Agreement on bases in Syria to serve strengthening of stability in Middle East — MPRussian Politics & Diplomacy January 20, 21:18
Trump's inaugural address: When America is united, America is totally unstoppableWorld January 20, 20:57
Hermitage chief: New Palmyra destruction comes across as militants' vengeanceRussian Politics & Diplomacy January 20, 20:29
Russia's first deputy PM wants to keep current tax system for next political cycleBusiness & Economy January 20, 19:53
Russia’s Shipulin clinches gold in 20km individual race of IBU World Cup stage in ItalySport January 20, 19:18
Prominent Russian adventurer Konyukhov to take samples from Mariana Trench floorSociety & Culture January 20, 19:15
Gazprom CEO says North Stream-2 pipeline proves relevanceBusiness & Economy January 20, 19:10
More survivors found in avalanche-hit Italian hotel — mediaWorld January 20, 18:48
Donald Trump takes office as 45th US PresidentWorld January 20, 18:21
VIENNA, November 27. /TASS/. Montenegrin Prime Minister Milo Djukanovic said sanctions against Russia over the crisis in Ukraine are “a wrong way.”
“Both sides’ economies are affected,” Djukanovic told the Austrian news agency APA despite the fact that his country joined the European sanctions against Russia. “Both sides should make all possible efforts to overcome problems.”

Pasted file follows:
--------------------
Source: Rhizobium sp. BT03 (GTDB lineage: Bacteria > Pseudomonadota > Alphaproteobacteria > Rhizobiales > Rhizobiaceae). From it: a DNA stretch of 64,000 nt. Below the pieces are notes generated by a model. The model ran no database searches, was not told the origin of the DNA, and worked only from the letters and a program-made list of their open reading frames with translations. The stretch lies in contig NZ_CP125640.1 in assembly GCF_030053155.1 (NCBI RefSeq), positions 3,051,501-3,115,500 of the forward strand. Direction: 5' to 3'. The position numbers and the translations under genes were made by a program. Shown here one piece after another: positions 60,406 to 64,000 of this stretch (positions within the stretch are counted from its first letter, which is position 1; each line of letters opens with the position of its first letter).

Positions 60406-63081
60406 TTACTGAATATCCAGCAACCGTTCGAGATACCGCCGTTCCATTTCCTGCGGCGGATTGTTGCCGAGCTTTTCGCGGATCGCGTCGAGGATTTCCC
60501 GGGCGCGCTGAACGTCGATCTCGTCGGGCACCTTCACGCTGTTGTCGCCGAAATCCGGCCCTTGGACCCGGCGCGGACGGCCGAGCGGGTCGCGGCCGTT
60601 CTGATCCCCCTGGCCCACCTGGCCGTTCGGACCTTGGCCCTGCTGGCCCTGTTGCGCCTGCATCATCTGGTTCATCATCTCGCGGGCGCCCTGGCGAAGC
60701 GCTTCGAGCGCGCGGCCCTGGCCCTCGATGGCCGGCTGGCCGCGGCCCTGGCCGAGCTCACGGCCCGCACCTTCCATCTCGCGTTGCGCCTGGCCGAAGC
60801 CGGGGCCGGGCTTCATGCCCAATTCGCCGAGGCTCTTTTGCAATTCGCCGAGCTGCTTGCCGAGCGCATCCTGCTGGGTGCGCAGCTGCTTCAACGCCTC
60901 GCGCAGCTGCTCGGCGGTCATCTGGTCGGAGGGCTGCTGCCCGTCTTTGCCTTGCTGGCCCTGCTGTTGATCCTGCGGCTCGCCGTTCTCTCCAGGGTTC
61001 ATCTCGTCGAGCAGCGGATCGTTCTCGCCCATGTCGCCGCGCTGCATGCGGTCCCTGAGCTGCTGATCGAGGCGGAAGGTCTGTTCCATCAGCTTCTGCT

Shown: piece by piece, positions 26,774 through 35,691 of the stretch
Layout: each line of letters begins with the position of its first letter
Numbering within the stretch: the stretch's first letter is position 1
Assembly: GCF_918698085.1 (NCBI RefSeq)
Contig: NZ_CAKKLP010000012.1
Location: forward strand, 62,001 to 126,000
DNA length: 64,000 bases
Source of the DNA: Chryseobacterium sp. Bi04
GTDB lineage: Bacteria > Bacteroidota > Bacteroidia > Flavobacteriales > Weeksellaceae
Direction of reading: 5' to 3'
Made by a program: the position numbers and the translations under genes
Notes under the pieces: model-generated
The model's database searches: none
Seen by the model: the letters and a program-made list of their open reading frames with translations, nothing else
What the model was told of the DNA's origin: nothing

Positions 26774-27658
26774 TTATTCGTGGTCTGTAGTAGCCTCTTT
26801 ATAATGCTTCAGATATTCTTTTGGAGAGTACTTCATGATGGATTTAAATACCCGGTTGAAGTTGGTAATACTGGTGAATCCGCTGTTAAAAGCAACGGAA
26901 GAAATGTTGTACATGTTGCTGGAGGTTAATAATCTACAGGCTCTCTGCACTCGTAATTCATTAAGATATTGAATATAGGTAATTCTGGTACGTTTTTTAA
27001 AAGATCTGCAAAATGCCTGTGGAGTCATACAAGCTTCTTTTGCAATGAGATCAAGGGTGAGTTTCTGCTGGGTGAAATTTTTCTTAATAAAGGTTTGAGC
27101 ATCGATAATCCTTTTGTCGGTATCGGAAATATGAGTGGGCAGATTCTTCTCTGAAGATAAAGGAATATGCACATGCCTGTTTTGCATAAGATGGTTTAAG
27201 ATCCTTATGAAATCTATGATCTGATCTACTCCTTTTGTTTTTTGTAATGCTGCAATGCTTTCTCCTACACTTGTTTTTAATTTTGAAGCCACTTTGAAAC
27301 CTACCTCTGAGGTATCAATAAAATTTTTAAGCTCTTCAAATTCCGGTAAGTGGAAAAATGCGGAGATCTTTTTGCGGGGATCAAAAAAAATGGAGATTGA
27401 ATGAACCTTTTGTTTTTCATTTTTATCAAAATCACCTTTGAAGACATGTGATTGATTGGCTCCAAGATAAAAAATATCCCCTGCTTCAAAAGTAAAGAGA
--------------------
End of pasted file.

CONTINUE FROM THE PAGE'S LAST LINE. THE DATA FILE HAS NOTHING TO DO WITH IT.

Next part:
Asked about Montenegro’s effort to join NATO, which does not satisfy Russia, Djukanovic said that “despite the traditional friendship with Russia, Montenegro has the right to build its own policy.”
“We want to continue the course,” he said.
The West, inspired by the United States, subjected Russian officials and companies to the first batch of sanctions, including visa bans and asset freezes, after Russia incorporated Crimea in mid-March after a coup in Ukraine in February.
New, sectoral, penalties against Russia were announced in late July over Moscow’s position on Ukrainian events, in particular, what the West claimed was Russia’s alleged involvement in hostilities in Ukraine’s embattled southeast.
Russia responded with imposing on August 6 a one-year ban on imports of beef, pork, poultry, fish, cheeses, fruit, vegetables and dairy products from Australia, Canada, the European Union, the United States and Norway.
The list of products whose imports Russia banned as part of its response to Western nations includes cattle meat (fresh, chilled and refrigerated), pork (fresh, chilled and refrigerated), poultry meat and all poultry edible by-products, salted meat, pickled meat, dried meat, smoked meat, fish, clams and other water invertebrates, milk and dairy products, vegetables, edible roots and tuber crops.
The list also contains fruit and nuts, sausage and analogous meat products, meat by-products or blood, as well as products made of them, ready-to-eat products including cheeses and cottage-cheese based on vegetable fats.
Moscow has repeatedly dismissed Western allegations that it could in any way be involved in hostilities in the south-east of Ukraine.